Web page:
There are a lot of different kinds of validation. There is a common confusion on when a validation is necessary and which type of validation should be done. This question spans across different industries and different types of product (examples include physical product and virtual product). Below is a breakdown of when validation should be performed.
Verification Versus Validation
When determining whether to perform validation or verification, a first step is to determine if full verification is even possible in normal production. An example where full verification is not possible is in the case of destructive testing. If the full verification is possible within production, the next decision is to determine if it is cost prohibitive to perform full verification in normal production. If full verification is possible and feasible, then the company has the option of performing full verification in normal production (each manufacturing lot) or performing validation. If full verification is not possible or is not feasible, then validation is necessary.
Equipment Validation (Installation Qualification)
Installation Qualification is needed to show that the equipment is set-up properly and per the manufacturer’s recommendations/requirements. Examples of those requirements could be ensuring the equipment is level, ensuring the correct range of electricity is hooked up to the equipment, or that connections are complete and will not leak. Additionally, any required safety aspects that need to be in place for the operators would be challenged. An example would be ensuring that guarding is in place to protect an operator from having their hands in a place that has a pinch hazard.
Operational Qualification is necessary when an operation has multiple settings or a window that will be allowed during normal production. Examples include mixing speed ranges, injection molding temperature ranges, and torque ranges for screwing on a component.
A Process Qualification is needed when a subprocess has individual requirements that need to be challenged. Or is a process being very operator dependent, it would need to be challenged without additional variables carried over from earlier processes to understand if the process alone is capable of making good product. If a Process Qualification is conducted, the Product Validation should be conducted as well. If only a subprocess is validated, there could be an interaction with the process steps around that process that could cause failures if not understood and tested.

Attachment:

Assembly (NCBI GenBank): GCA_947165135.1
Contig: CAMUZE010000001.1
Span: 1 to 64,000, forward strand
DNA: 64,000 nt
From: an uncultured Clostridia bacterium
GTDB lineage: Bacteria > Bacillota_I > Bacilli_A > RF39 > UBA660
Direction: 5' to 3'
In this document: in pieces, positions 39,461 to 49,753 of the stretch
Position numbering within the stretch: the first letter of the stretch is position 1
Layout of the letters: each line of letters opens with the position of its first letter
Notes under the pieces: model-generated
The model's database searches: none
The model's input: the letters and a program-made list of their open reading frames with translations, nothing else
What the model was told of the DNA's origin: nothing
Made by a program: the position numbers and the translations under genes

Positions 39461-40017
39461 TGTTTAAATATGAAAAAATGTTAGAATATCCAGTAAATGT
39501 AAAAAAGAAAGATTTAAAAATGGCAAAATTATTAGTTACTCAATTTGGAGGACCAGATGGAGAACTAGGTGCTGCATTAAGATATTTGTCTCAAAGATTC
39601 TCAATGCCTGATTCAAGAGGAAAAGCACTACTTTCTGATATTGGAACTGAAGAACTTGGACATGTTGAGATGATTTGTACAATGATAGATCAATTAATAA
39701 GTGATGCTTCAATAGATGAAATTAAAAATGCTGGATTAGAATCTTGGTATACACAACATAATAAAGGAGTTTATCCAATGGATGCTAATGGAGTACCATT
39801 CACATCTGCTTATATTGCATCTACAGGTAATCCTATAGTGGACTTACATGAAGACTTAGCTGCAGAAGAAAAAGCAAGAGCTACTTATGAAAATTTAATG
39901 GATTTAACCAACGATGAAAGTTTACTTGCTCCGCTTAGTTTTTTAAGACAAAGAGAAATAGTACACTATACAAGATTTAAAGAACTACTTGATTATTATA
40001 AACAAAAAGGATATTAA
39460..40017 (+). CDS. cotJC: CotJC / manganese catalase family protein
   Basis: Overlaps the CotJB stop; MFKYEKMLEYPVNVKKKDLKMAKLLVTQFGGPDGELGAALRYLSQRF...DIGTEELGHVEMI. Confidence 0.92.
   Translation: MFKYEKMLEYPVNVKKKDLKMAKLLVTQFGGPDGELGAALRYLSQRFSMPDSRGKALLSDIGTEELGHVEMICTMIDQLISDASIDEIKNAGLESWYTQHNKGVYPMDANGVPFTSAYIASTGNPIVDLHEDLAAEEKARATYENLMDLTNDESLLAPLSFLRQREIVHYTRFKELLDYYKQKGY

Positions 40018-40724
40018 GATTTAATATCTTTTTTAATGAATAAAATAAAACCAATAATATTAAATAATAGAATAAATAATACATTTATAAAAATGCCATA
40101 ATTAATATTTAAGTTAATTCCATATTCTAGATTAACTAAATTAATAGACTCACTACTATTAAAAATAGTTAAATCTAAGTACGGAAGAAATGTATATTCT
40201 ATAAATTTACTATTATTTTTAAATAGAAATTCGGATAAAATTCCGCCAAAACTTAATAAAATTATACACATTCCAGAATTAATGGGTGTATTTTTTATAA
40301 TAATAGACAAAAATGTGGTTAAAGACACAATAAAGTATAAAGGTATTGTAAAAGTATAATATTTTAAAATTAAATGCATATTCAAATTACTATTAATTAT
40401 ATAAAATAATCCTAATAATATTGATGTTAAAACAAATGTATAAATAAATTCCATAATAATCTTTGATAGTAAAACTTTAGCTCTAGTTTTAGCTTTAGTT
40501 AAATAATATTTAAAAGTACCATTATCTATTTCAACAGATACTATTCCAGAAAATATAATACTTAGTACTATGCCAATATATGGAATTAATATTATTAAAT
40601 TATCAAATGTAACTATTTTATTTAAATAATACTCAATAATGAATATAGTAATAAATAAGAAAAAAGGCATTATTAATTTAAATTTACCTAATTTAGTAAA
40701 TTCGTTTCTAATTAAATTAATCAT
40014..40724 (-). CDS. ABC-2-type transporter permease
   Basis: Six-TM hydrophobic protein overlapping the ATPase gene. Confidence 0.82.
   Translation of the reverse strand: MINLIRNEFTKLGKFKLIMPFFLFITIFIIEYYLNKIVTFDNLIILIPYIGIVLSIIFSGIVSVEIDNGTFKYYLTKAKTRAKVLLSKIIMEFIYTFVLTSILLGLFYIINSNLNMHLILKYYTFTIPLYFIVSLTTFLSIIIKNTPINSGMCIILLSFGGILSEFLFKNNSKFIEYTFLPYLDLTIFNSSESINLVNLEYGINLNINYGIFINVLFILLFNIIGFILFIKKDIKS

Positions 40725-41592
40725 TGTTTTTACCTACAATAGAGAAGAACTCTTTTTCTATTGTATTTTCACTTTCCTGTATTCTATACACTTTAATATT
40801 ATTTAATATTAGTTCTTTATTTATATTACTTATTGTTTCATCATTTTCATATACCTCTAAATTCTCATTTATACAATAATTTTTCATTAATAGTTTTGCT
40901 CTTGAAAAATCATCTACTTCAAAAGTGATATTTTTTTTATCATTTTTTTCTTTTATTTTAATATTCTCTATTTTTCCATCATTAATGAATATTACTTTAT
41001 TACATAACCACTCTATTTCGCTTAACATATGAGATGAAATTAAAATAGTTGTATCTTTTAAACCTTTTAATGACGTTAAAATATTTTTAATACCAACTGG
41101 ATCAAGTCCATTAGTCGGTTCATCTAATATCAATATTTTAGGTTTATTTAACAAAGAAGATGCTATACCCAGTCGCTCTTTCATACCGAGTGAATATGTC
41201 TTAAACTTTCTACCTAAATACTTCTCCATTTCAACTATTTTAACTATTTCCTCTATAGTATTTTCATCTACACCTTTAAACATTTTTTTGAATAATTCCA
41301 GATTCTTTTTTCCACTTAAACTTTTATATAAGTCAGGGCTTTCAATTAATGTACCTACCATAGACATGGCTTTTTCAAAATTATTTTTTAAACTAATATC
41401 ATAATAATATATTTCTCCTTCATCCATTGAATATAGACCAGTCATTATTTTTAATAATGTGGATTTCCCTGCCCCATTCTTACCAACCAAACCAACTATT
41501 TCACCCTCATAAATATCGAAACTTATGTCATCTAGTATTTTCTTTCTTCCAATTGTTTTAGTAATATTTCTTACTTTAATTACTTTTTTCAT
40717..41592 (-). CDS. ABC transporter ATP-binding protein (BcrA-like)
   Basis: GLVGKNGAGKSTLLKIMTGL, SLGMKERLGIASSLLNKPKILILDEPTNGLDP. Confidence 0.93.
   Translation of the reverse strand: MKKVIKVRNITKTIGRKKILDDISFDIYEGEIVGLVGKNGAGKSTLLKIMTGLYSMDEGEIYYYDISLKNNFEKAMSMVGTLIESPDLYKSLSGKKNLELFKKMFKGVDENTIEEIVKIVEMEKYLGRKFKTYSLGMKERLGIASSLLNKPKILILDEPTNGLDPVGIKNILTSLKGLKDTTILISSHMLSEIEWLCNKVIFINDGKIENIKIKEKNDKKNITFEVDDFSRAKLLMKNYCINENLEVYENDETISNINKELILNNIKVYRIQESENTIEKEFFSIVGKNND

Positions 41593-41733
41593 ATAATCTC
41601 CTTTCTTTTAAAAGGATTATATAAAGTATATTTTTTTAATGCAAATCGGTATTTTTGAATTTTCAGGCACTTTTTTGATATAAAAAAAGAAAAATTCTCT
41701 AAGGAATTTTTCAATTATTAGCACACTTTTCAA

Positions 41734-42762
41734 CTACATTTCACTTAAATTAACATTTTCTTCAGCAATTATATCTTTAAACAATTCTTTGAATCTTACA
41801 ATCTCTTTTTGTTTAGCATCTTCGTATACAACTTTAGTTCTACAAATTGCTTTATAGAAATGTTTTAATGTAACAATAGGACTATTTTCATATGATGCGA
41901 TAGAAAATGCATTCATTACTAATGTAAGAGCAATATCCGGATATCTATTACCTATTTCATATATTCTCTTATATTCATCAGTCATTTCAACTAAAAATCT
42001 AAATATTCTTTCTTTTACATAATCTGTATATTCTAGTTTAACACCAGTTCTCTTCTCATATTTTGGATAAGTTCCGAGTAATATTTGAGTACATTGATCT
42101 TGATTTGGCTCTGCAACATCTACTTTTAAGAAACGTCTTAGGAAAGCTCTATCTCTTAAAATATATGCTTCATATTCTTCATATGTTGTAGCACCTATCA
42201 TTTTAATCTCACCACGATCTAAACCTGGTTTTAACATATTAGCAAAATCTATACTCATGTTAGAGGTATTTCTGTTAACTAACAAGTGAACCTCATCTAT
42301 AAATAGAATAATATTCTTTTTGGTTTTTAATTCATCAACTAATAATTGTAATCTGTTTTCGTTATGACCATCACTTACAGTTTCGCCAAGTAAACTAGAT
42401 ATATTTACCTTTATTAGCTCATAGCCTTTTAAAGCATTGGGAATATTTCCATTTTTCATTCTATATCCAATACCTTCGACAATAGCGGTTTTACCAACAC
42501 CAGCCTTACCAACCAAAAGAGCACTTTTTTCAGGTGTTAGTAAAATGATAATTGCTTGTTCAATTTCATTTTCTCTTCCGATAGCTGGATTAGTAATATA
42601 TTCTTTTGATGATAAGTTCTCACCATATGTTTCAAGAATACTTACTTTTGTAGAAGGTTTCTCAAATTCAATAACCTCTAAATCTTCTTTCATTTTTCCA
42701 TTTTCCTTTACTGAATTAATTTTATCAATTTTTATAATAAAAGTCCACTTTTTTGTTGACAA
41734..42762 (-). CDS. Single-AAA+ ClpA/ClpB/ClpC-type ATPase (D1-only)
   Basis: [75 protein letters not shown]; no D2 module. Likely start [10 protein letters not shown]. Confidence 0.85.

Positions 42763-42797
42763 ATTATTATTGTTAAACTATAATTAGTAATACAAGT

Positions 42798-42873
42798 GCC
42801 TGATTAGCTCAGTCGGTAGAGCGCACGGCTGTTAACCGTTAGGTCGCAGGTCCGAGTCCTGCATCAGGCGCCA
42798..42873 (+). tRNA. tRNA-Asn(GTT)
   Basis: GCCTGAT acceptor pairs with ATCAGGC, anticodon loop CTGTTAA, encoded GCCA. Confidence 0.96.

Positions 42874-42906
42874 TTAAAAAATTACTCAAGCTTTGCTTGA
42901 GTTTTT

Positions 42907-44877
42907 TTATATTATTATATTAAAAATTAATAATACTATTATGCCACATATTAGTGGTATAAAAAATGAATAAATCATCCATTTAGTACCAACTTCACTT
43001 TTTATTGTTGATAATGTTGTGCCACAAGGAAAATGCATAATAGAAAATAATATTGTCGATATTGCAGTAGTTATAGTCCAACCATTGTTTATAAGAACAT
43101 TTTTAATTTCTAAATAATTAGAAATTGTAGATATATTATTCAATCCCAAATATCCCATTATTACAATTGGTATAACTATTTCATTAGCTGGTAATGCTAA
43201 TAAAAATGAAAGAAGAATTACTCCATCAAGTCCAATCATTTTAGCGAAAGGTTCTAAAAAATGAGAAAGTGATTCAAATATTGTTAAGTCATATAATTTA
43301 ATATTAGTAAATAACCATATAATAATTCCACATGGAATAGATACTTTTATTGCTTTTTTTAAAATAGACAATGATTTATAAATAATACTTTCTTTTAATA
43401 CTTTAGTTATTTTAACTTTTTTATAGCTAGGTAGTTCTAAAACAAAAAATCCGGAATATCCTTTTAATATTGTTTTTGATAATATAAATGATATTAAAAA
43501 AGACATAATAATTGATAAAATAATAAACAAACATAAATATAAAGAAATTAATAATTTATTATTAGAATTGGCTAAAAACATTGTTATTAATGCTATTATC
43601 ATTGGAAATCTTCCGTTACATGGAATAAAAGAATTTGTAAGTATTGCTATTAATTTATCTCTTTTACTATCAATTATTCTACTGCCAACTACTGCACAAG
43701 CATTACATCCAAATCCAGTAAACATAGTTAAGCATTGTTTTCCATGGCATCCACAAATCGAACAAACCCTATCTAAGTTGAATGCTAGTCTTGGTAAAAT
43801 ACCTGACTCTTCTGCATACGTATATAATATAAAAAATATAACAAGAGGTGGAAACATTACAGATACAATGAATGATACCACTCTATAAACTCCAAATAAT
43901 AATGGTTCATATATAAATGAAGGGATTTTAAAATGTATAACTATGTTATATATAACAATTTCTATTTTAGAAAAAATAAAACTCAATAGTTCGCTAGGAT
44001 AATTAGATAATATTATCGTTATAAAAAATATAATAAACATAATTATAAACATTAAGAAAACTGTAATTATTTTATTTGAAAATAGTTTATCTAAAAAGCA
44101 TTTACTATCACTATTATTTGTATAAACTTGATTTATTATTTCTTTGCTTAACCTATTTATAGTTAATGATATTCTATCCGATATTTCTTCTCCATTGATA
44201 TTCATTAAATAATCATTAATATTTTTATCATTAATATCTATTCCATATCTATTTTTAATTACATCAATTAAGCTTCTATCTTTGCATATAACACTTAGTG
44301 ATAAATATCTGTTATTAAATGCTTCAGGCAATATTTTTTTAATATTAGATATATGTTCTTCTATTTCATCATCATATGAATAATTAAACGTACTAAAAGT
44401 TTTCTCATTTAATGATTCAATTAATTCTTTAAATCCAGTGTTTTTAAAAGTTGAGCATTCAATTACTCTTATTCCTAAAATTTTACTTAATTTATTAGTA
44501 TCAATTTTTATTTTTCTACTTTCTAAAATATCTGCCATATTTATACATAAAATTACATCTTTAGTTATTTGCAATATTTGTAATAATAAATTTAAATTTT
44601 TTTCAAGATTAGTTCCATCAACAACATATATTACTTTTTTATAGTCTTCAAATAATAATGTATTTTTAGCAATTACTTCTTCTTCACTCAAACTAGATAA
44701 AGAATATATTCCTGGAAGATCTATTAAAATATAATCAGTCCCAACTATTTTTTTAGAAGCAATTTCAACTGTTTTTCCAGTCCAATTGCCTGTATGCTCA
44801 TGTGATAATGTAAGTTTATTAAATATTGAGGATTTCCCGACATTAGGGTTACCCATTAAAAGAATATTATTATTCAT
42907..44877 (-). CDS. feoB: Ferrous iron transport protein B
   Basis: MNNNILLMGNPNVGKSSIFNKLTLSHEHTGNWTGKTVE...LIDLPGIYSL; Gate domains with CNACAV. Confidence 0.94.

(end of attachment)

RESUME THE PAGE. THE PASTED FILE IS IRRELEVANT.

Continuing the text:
A Process Validation is needed to show the beginning to end of the manufacturing process for a product is capable of consistently making good product that meets all requirements and outputs. A Product Validation is necessary when full verification is not possible or is not feasible.
A Software Validation is needed when the software is driving production, used in the company’s quality management system, or is in the product to be sold/is the product to be sold. Software validation is believed to be very different than hardware validation out of a lack of understanding, but in actuality, validation at its core is the same no matter what it is validating. Software Validation is used to show that the software as written is capable of meeting the product’s outputs, specifications, and requirements.
A Cleaning Validation is necessary if the equipment is not dedicated to the production of a specific product and there is a potential of cross-contamination. An example is if a piece of filling equipment is used to fill multiple products, there is the potential that the first few bottles of the fill could contain a small amount of the product that was filled the last run. A Cleaning Validation would show that the cleaning procedure when followed will not allow cross-contamination.
A Spreadsheet Validation is necessary if there is data and/or calculations to be used within production. An example would be if the amount of material to be added is dependent on an earlier test result. The formula for the calculation is saved within a spreadsheet so the operator only has to type in the input to get the resulting output as a decision in production. Additionally, a Spreadsheet Validation is necessary if there is information used within the Quality System of the company. An example of this would be a log used to track non-conformances. The validation would challenge that each non-conformance is uniquely identifiable, the data cannot be erased accidentally, and other requirements as determined by the regulatory requirements and individual quality system requirements of the company.
A Room Validation is needed if there are aspects to a room that need to be challenged and are necessary for the production of good parts/product, the safety of the operators, and/or other requirements for regulatory bodies, government agencies (OSHA as an example), or the company itself. An example would be if the room needs to have specific ventilation and temperature/humidity controls.
Test Method Validation
A Test Method Validation is needed when there is a decision in production or the acceptability of the product out of a test. It is used to determine if the test is able to determine good from bad parts. It is also used to determine that the same results will occur no matter who is running the test and no matter when they are running the test. A Test Method Validation is used to show that the test is valid. An example would be an assay of a chemical reaction to show the functionality of a product at the end of production.